For Rev. Nancy Wilson, Talking About Climate Change Isn’t Enough

By path2positive

As the Moderator of Metropolitan Community Churches, Rev. Dr. Nancy Wilson is attuned to the issues that face her congregation. While the longtime Reverend recognizes the impact Pope Francis' Laudato Si and U.S. visit had on the creation care movement, it simply is not enough. As Katharine Hayhoe shared in a recent interview with Global Thinkers Podcast, there are stages to climate action. Science tells us that climate change is happening while faith tells us what to do about it.

Rev. Wilson illuminates a third, critical stage of transforming that moral imperative into action that requires divesting from fossil fuels, taking the Paris Pledge, and aligning oneself with organizations and congregations that animate Pope Francis' call to care for our 'common home.' Rev. Wilson is, among many efforts, taking a stand for the climate through her leadership at Blessed Tomorrow

"Blessed Tomorrow is a coalition of faith leaders who are working with the congregations and with national leaders to mobilize all people of faith to address climate change." -Rev. Nancy Wilson

Blessed Tomorrow was honored to host Rev. Wilson at last week's, Coming to Together in Faith on Climate, an interfaith initiative that empowered faith leaders to care for creation. If you would like to take a climate stand with Rev. Wilson, sign up today!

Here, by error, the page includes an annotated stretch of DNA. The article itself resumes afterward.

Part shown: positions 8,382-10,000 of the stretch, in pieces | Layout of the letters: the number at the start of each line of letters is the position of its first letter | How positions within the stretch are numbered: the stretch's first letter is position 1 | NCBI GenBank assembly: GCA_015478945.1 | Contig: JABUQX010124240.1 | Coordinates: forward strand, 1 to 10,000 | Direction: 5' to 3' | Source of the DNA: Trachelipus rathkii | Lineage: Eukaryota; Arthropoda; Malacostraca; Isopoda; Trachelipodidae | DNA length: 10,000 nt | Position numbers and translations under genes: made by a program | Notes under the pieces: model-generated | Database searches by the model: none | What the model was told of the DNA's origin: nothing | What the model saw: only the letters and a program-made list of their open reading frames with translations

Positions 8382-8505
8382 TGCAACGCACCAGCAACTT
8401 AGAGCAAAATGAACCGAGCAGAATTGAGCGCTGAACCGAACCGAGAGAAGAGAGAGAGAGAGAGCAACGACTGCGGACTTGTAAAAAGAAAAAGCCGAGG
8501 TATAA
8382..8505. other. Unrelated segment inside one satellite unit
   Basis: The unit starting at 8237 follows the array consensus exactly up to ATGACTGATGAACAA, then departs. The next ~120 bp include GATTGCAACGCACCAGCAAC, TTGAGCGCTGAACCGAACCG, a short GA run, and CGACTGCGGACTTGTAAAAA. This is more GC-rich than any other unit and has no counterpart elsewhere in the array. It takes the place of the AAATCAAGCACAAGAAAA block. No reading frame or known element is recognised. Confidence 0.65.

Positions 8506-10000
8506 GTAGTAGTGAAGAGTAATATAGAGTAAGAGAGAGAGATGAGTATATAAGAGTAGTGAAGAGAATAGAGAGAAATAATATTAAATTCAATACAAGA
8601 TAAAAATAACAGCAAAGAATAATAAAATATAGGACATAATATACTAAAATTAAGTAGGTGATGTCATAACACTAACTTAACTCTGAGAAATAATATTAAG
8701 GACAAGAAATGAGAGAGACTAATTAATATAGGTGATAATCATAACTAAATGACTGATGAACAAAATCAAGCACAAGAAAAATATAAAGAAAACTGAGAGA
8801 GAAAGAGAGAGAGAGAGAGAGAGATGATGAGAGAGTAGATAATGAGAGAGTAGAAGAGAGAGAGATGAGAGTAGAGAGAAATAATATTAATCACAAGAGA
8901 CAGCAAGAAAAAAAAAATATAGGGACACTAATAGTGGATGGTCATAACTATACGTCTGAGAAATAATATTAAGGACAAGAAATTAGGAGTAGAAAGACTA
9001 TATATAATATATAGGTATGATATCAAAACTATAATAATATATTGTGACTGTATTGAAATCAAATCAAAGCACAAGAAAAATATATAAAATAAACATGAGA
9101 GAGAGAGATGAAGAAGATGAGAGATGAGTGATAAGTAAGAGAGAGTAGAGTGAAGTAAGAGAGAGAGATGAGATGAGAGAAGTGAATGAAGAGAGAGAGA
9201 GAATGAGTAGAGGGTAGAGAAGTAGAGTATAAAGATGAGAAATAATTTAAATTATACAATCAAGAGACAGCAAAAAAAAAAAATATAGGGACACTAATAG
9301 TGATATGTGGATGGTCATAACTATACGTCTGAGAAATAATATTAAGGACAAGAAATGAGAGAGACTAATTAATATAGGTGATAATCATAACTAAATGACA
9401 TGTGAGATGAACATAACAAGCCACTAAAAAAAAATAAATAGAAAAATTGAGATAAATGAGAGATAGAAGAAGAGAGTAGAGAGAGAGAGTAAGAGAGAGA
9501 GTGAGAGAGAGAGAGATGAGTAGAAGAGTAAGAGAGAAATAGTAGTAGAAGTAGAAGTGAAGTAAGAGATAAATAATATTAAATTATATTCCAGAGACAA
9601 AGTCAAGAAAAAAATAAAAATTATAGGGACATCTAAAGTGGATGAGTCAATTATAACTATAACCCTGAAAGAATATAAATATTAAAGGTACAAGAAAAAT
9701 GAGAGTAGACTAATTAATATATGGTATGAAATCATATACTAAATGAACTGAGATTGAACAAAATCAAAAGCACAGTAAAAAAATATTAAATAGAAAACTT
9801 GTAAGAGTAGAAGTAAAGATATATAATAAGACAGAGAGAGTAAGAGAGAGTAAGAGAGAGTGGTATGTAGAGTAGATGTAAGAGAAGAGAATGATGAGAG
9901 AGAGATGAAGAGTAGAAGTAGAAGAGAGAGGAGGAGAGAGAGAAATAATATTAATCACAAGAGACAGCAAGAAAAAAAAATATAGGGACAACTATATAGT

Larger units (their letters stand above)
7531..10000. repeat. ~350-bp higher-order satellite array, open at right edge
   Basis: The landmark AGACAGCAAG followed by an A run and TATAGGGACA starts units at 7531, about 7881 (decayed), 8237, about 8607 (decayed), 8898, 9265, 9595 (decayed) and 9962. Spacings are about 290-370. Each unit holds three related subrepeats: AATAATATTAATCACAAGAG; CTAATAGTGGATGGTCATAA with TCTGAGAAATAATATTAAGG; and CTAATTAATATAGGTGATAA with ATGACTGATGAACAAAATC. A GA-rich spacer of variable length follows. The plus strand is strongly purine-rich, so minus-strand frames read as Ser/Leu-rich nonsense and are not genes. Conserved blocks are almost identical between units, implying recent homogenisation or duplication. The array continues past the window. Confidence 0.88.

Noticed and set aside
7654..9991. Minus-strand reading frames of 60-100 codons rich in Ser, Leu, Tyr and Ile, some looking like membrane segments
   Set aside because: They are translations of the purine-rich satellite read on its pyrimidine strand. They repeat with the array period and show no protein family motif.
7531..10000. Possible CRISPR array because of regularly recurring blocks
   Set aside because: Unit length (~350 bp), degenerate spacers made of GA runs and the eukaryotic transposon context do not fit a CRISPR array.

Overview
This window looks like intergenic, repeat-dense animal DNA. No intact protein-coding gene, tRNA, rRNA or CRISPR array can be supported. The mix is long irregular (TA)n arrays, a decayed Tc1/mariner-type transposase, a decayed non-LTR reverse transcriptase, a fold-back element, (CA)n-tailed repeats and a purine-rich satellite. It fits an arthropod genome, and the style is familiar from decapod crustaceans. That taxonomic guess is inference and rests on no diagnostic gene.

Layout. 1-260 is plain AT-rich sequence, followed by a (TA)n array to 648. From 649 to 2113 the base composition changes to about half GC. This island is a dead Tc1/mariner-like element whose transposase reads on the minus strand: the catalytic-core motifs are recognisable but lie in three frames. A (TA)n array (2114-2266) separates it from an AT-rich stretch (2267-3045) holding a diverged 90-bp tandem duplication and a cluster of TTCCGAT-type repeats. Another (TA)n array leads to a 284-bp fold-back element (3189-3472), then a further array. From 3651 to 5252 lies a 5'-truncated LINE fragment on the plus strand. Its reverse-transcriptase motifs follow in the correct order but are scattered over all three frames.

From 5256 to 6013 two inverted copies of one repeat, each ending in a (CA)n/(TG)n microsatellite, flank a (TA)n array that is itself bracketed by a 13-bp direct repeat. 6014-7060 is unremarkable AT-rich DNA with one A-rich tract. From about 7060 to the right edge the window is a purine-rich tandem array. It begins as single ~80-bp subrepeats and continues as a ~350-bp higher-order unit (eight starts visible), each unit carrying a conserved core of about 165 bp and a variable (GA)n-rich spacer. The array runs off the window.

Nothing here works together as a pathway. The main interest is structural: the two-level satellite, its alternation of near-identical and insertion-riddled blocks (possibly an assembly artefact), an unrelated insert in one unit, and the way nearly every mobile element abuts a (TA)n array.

Will Pope Francis Save the Planet?

Rev. Dr. Nancy Wilson | Huffington Post: Religion

The New Republic headline declared, "Pope Francis Won't Save the Planet." Maybe not, but we can! It is time to stop unchecked climate change. The life you save could be your own.

Pope Francis may be the best known and the most beloved planetary leader ever. His flock is over one billion strong, and they represent about half of all Christians. Catholics and Protestants alike are inspired by his dedication to the poor, and belief in the full humanity of prisoners and immigrants. His outspoken encyclical on climate care, his willingness to meet with sex-abuse victims, and to clean up the Vatican bank are all historic expressions of accountability as well as compassion.

The trip to the United States by the Pope is timed perfectly for a lead-up to the United Nations Sustainable Development meeting, which is considering a plan to eliminate hunger and poverty in 15 years. We can do it if we choose. But will we?

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